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Culture

German Love Triangle Squares off at Venice Film Festival

"Jerichow," a love triangle by German director Christian Petzold, screened at the Venice Film Festival, the first German entry competing for the Golden Lion since 2004. It faces strong competition from the US and Italy.

A scene from 'Jerichow,' directed by Christian Petzold

In 'Jerichow,' a former soldier starts an affair with a friend's wife

A tragic story of love, money and death that is set in the poor, north-eastern part of Germany, "Jerichow" shines with brilliant acting, especially by Nina Hoss, who has worked with Petzold before.

How will the Venice jury, led by German filmmaker Wim Wenders, receive this intimate study of calculation, passion and longing?

The film opens as Thomas (Benno Fuermann), an angular, laconic ex-soldier who has been dishonorably discharged, arrives in the depressed Prignitz region.

Hopeless love affair

He strikes up a friendship with Ali (Hilmi Soezer), a Turkish immigrant who has achieved prosperity as the owner of 45 snack bars.

Thomas falls in love with Ali's wife, Laura (Nina Hoss). Petzold captures the ensuing entanglements in both quiet takes and loud scenes as the protagonists perform their impossible tightrope walk amid a land of hopelessness.

"You can't love each other when you've got no money," says Laura disconsolately of her dead-end affair with Thomas.

She is financially dependent on mistrustful, terminally ill Ali, who remarks: "I live in a country that doesn't want me, with a woman that I bought."

As in his earlier films "Yella" and "The State I Am In" ("Die Innere Sicherheit") Petzold, 47, explores the frontier between life and death.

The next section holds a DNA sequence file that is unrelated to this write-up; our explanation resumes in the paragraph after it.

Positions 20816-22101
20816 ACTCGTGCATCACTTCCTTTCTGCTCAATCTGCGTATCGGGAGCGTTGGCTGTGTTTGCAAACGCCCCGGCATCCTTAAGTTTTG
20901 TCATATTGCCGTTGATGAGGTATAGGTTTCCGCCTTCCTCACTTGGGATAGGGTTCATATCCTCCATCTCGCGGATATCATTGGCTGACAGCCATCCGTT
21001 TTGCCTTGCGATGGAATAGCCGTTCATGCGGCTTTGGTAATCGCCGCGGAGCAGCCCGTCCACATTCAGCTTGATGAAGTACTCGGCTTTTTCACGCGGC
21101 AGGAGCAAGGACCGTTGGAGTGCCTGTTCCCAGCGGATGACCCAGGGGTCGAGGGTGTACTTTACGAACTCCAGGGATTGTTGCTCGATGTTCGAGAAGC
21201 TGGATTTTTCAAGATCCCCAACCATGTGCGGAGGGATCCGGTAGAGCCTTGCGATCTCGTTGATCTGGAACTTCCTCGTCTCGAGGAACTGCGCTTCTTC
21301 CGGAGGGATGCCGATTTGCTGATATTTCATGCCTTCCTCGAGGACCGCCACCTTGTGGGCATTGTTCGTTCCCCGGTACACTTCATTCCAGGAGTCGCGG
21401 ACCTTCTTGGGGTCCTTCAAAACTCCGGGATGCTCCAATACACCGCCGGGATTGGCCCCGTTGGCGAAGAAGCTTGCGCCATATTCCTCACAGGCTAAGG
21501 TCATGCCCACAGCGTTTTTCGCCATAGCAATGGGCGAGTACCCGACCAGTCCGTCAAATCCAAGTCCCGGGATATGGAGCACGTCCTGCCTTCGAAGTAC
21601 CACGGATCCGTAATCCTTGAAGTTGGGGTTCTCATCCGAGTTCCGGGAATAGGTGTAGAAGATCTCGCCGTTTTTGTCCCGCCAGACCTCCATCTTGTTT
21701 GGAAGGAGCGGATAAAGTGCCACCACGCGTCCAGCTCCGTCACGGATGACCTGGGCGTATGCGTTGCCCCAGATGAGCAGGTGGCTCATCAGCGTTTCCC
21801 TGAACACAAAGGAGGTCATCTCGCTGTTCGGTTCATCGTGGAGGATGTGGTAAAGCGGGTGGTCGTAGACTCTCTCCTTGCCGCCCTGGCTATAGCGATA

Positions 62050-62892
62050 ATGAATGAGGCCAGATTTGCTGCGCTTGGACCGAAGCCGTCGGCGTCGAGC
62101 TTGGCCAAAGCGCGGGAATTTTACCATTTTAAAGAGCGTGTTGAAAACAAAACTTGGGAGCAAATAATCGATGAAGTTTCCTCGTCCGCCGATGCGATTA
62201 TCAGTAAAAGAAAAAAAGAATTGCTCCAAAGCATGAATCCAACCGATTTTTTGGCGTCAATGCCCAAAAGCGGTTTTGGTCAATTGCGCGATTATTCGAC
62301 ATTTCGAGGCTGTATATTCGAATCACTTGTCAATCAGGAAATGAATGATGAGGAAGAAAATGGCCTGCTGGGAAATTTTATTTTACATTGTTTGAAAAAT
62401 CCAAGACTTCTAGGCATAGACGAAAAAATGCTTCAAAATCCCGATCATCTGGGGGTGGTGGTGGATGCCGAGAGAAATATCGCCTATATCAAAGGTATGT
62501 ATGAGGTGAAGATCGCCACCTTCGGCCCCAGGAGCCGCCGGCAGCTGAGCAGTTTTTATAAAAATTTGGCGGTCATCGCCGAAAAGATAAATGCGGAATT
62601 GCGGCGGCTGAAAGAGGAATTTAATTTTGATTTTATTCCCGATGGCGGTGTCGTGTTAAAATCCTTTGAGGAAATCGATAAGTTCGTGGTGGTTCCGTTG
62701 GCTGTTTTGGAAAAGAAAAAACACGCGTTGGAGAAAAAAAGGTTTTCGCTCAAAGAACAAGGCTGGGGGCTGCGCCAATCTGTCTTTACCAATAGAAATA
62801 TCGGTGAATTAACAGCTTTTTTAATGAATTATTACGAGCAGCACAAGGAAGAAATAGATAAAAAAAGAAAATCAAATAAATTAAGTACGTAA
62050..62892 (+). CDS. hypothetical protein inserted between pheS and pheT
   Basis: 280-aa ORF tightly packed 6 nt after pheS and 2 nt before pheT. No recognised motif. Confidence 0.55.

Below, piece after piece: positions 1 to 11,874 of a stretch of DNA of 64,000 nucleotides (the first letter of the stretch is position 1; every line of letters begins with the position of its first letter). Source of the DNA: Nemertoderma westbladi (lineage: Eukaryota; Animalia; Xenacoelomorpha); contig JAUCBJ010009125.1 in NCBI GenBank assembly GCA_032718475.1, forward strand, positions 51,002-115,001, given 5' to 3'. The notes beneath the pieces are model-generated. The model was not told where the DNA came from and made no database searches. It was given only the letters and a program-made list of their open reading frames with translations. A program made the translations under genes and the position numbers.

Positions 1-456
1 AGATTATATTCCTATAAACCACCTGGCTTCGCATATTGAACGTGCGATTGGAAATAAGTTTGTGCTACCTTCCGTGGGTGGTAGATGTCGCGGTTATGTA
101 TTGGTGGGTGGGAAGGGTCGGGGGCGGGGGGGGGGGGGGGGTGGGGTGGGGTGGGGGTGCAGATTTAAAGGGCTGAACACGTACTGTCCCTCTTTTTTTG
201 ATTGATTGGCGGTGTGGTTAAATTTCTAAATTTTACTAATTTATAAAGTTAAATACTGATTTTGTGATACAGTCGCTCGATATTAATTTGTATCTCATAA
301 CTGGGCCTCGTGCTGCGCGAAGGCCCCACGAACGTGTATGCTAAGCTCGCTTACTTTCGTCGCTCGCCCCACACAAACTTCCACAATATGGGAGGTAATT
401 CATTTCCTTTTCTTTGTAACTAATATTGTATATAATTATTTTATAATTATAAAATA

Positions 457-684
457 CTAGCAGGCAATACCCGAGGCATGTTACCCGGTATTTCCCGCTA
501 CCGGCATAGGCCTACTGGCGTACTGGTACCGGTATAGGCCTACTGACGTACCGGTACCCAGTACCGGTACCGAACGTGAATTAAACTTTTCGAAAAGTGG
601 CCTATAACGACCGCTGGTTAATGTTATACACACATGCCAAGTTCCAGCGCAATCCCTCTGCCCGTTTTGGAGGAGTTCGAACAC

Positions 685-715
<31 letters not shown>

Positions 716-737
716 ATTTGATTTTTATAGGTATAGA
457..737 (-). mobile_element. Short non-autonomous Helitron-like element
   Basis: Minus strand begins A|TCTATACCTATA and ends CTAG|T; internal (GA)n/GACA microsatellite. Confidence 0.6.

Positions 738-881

Looming larger in "Jerichow," however, is unfulfilled -- and unfulfillable -- longing. In Petzold's view, when men like Ali build themselves a "home," it often becomes a "maximum security unit" for women.

Home advantage for Italian films

While none of the four Italian films in competition have been shown yet, Sandro Bondi, Italy's culture minister, countered criticism of the high number by the Hamburg-based news magazine Der Spiegel.

"Home field advantage," Bondi quipped.

He defended the festival's artistic director, Marco Mueller, saying that Mueller had been "absolutely independent" in choosing this year's line-up.

Red dresses by Valentino in a 2008 spring-summer fashion show in Paris

The designer's life has been made into a documentary

For years, Bondi noted, the major film nation Italy had taken flak for being conspicuous by its absence at the Lido. After the country's successes at the latest festival in Cannes, he said, it was only natural that Italy be well represented in Venice.

"The world loves Italy and its cinema," he declared.

And its fashion. "Valentino: The Last Emperor," a documentary by Vanity Fair editor Matt Tyrnauer on the Italian designer, created a stir Thursday. It puts a spotlight on the glamour and skill of the haute couture czar.

An exclusive fashion party dedicated to Valentino was planned in the evening at Venice's Peggy Guggenheim Foundation -- with eagerly awaited film stars Gwyneth Paltrow and Uma Thurman.

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